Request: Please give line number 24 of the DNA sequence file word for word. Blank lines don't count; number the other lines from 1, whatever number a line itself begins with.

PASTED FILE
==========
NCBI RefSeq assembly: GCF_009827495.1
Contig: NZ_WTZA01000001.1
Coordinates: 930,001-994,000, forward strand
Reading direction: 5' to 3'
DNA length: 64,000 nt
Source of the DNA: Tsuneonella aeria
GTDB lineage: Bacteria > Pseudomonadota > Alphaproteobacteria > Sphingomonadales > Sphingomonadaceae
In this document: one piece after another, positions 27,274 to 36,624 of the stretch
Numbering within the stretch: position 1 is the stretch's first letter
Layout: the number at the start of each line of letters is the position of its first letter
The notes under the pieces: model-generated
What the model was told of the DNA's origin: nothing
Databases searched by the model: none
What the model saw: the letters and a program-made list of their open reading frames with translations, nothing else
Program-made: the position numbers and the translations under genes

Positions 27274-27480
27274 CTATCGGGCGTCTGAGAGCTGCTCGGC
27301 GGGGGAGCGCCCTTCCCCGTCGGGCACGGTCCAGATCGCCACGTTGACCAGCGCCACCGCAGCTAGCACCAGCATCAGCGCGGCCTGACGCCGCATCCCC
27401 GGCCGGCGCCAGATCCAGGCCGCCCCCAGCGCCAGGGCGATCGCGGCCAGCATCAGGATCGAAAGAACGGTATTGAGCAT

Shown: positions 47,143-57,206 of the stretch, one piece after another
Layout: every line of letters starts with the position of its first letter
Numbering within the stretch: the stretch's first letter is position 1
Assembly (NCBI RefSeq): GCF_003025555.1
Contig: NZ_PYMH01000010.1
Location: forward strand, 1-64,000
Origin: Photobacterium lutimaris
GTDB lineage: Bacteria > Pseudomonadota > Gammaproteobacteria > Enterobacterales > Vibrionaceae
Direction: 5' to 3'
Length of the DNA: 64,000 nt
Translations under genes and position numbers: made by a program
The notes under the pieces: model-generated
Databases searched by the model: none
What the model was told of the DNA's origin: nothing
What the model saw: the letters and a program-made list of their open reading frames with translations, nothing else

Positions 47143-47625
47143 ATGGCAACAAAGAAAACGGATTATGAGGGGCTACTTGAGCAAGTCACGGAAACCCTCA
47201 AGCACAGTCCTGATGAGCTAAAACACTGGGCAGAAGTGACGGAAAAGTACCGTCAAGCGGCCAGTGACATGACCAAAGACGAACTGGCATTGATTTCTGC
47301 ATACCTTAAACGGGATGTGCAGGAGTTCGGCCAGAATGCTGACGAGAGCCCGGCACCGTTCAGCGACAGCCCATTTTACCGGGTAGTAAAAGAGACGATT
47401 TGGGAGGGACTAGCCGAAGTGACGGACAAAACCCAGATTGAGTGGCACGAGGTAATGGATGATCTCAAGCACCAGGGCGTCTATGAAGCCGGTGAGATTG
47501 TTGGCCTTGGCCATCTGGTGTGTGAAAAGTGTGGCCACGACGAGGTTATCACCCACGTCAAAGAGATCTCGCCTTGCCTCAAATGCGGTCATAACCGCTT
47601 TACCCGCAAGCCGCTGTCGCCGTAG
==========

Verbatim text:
Contig: NZ_PYMH01000010.1